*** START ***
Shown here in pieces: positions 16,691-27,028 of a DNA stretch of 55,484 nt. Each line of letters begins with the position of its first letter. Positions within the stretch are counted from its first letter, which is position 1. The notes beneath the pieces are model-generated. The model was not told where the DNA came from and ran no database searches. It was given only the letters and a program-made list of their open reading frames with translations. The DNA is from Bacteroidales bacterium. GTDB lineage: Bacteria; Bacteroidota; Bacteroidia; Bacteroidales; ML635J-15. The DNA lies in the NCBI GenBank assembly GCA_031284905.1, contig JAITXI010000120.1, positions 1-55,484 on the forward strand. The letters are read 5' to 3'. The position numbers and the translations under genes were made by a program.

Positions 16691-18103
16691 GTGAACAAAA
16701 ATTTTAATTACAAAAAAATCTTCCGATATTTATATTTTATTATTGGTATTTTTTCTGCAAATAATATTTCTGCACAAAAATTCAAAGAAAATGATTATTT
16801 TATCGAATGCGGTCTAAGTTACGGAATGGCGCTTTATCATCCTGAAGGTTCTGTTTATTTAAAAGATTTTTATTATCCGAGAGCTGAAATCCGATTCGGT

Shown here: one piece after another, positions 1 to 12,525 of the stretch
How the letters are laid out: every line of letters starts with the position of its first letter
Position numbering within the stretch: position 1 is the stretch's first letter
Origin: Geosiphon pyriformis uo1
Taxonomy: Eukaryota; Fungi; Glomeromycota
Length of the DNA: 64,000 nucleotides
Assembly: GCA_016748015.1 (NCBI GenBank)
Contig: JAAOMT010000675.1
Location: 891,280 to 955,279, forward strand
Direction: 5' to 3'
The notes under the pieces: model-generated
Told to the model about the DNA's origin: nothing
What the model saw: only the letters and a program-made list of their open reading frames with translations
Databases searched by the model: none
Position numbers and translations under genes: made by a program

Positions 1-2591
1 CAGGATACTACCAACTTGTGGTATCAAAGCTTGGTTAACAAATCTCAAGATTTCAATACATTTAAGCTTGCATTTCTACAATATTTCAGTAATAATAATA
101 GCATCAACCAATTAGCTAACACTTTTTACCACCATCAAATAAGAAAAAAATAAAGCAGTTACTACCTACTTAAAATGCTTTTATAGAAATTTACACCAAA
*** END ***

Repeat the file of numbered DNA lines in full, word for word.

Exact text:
Shown here in pieces: positions 16,691-27,028 of a DNA stretch of 55,484 nt. Each line of letters begins with the position of its first letter. Positions within the stretch are counted from its first letter, which is position 1. The notes beneath the pieces are model-generated. The model was not told where the DNA came from and ran no database searches. It was given only the letters and a program-made list of their open reading frames with translations. The DNA is from Bacteroidales bacterium. GTDB lineage: Bacteria; Bacteroidota; Bacteroidia; Bacteroidales; ML635J-15. The DNA lies in the NCBI GenBank assembly GCA_031284905.1, contig JAITXI010000120.1, positions 1-55,484 on the forward strand. The letters are read 5' to 3'. The position numbers and the translations under genes were made by a program.

Positions 16691-18103
16691 GTGAACAAAA
16701 ATTTTAATTACAAAAAAATCTTCCGATATTTATATTTTATTATTGGTATTTTTTCTGCAAATAATATTTCTGCACAAAAATTCAAAGAAAATGATTATTT
16801 TATCGAATGCGGTCTAAGTTACGGAATGGCGCTTTATCATCCTGAAGGTTCTGTTTATTTAAAAGATTTTTATTATCCGAGAGCTGAAATCCGATTCGGT

Shown here: one piece after another, positions 1 to 12,525 of the stretch
How the letters are laid out: every line of letters starts with the position of its first letter
Position numbering within the stretch: position 1 is the stretch's first letter
Origin: Geosiphon pyriformis uo1
Taxonomy: Eukaryota; Fungi; Glomeromycota
Length of the DNA: 64,000 nucleotides
Assembly: GCA_016748015.1 (NCBI GenBank)
Contig: JAAOMT010000675.1
Location: 891,280 to 955,279, forward strand
Direction: 5' to 3'
The notes under the pieces: model-generated
Told to the model about the DNA's origin: nothing
What the model saw: only the letters and a program-made list of their open reading frames with translations
Databases searched by the model: none
Position numbers and translations under genes: made by a program

Positions 1-2591
1 CAGGATACTACCAACTTGTGGTATCAAAGCTTGGTTAACAAATCTCAAGATTTCAATACATTTAAGCTTGCATTTCTACAATATTTCAGTAATAATAATA
101 GCATCAACCAATTAGCTAACACTTTTTACCACCATCAAATAAGAAAAAAATAAAGCAGTTACTACCTACTTAAAATGCTTTTATAGAAATTTACACCAAA